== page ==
Generic selectors
Exact matches only
Search in title
Search in content
Search in posts
Search in pages
Filter by Categories
Applied Geoscience
Australian Capital Territory
Best Practice
Community Engagement
Continued Professional Development
Early Career Geoscience
Education
Employment
Ethics and Standards
Minerals and Energy Resources
National
News
NewSouthWales
NewZealand
NorthernTerritory
Professional Issues
Queensland
SouthAustralia
Tasmania
Victoria
WesternAustralia
 

Careers in Geoscience: Hydrogeology

Home > Careers in Geoscience > Hydrogeology

Careers in Geoscience: Hydrogeology

A hydrogeologist is a person who studies the ways that water (hydro) moves through the soil and rock of the earth (geology). They work for resource companies, government, in academia and as consultants and are responsible for applying their geological knowledge and mathematical principles to solve groundwater-related problems related to quantity, quality, availability and sustainability. They may be field orientated with an emphasis on drilling of bores, coordinating aquifer tests, sampling for water quality and installing and monitoring specialist logging equipment. They may be office based with an emphasis on numerical modelling, water quality analysis and data management.

Activities

The responsibilities of a hydrogeologist vary considerably according to the sector, employer and area of specialisation.

Typical duties include:

  • Applying a knowledge of fundamental geology to develop an understanding of how the rock types (lithologies) and structure in an area impact on groundwater occurrence and movement
  • Understanding and interpreting maps, geographical data, geophysical data, historical evidence and models to build up a picture of the groundwater regime and/or land contamination, often based on incomplete information
  • Using computers to model groundwater flow, chemistry, temperature and other physical properties influenced by geology/structure, surface water flow and man-made influence
  • Undertaking field work and site visits for investigative and monitoring purposes
  • Designing and commissioning boreholes, and sampling and measuring groundwater and surface water
  • Undertaking environment impact assessments of groundwater abstraction and management activities
  • Analysing collected information to assess and predict the impact of activities such as landfills, construction developments, mining or agriculture on groundwater quality and resource availability
  • Liaising with other hydrogeologists, hydrologists, geophysicists, ecologists, engineers and other professionals in related fields
  • Ensuring compliance with environmental legislation and keeping up to date with technological and legislative developments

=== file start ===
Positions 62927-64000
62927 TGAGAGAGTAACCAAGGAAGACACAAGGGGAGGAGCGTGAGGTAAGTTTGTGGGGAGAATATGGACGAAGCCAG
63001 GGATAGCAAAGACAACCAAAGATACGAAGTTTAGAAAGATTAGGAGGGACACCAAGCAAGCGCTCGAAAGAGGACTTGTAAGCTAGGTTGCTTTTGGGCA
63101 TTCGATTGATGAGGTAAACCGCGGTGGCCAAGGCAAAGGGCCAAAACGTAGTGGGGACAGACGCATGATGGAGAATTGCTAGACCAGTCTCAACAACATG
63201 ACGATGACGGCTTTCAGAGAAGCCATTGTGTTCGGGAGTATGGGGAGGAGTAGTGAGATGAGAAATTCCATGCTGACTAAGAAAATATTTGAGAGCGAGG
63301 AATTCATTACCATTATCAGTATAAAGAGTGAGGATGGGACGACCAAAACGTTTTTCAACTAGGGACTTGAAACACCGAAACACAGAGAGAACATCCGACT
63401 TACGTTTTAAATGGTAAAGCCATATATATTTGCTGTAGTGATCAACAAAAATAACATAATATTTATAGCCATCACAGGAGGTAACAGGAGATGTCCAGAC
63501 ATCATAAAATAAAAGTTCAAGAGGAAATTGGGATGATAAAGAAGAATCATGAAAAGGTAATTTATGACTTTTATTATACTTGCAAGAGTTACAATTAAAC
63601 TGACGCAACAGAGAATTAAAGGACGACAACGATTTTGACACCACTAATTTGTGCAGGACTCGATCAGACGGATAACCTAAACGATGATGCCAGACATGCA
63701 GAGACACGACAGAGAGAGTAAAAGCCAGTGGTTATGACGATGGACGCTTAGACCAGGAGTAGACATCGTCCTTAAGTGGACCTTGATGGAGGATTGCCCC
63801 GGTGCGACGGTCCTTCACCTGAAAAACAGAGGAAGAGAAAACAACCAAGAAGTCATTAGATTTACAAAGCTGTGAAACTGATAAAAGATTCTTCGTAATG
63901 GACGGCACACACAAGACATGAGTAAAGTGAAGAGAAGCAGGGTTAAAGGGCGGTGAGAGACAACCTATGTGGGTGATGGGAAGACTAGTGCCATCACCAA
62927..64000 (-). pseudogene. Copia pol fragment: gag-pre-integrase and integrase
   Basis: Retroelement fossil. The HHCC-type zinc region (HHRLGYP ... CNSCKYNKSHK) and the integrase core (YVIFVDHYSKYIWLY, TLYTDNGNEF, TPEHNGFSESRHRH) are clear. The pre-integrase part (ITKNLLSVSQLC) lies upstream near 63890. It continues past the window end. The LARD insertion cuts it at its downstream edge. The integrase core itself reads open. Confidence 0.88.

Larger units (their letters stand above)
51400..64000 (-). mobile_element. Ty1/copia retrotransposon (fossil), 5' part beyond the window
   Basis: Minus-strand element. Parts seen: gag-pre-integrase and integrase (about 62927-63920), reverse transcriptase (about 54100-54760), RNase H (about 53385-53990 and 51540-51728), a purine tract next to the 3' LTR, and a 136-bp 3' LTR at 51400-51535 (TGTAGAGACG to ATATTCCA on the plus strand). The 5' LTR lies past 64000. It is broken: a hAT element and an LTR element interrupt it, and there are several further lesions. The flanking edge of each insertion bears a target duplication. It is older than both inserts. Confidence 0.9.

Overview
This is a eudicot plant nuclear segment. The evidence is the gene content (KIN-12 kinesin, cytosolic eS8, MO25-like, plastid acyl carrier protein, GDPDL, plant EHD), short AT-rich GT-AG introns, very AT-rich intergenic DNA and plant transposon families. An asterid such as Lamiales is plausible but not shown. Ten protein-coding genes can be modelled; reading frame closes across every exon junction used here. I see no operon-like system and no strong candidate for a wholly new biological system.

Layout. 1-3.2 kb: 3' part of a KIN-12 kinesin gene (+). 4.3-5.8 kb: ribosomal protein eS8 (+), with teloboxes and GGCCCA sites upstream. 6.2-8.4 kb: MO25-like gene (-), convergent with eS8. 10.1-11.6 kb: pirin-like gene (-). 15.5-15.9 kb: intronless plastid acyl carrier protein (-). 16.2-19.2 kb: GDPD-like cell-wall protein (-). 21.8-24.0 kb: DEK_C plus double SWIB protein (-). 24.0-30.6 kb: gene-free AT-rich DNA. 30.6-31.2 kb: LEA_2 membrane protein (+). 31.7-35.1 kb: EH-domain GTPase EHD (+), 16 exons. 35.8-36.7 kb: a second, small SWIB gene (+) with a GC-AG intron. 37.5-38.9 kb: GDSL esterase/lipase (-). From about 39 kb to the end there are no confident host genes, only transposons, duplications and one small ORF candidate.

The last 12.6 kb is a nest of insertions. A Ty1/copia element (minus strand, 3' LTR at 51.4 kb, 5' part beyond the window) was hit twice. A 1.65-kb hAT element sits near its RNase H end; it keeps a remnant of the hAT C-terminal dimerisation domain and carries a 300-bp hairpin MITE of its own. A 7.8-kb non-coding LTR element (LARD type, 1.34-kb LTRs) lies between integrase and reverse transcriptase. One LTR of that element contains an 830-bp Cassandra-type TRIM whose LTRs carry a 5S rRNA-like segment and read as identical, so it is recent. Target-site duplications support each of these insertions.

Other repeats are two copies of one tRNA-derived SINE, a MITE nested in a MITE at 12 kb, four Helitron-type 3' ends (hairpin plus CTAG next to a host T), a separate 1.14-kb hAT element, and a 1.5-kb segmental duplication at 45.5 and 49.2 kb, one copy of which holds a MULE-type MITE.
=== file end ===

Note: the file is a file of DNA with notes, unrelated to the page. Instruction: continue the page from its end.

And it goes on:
• Writing reports for clients, which can be understood by people who don't necessarily have a technical background
  • Answering technical queries and providing advice to clients and the public in writing and presentations to clients, litigants and stakeholder groups
  • Managing projects and contractors
  • Working within occupational health and safety guidelines
  • Working ethically.
Skills Required

The job carries a high level of responsibility as the hydrogeologist must provide concise assessment upon which the viability of resource and other projects may depend, through groundwater resource impacts on both the project and the environment and through water quantity and quality impacts. Consequently, appropriate training is an important feature of the job as well as a sound understanding of the hydrological cycle e.g. interaction between groundwater and surface water systems.

Typical skills required are:

  • Knowledge of a range of disciplines (hydrogeochemistry, groundwater hydraulics, geophysics, structural geology, sedimentology, well construction etc.) and their relevance to groundwater plus those related to hydrology, agriculture, pumping technology and environment
  • Sound geological skills including geological mapping, rock recognition, structural geology, knowledge of geochemistry and geophysics and GIS
  • Ability to work within a multidisciplinary team of scientists and engineers
  • Good organisational skills
  • Computer literacy and ability to analyse numerical and graphical data
  • Good written and verbal communication skills.

 

 

 

University unit suggestions

Core subjects
geology
structural geology
sedimentology
mineral identification
GIS
geophysics
geochemistry
Specialty subjects
hydrogeology
hydrology
numerical modelling
hydrochemistry
soils
climate
envorinment

 

Statutory Requirements

Registration in Australia as a Registered Hydrogeologist through AIG (RPGeo), full membership level of AIG as a minimum requirement.
Registration

Full members of the AIG can become registered as a Registered Professional Geoscientist (RPGeo).  In several states, government organisations may require either Full membership of the AIG or registration as RPGeo to report to various authorities.  Further information on these requirements should be found at the relevant state authority.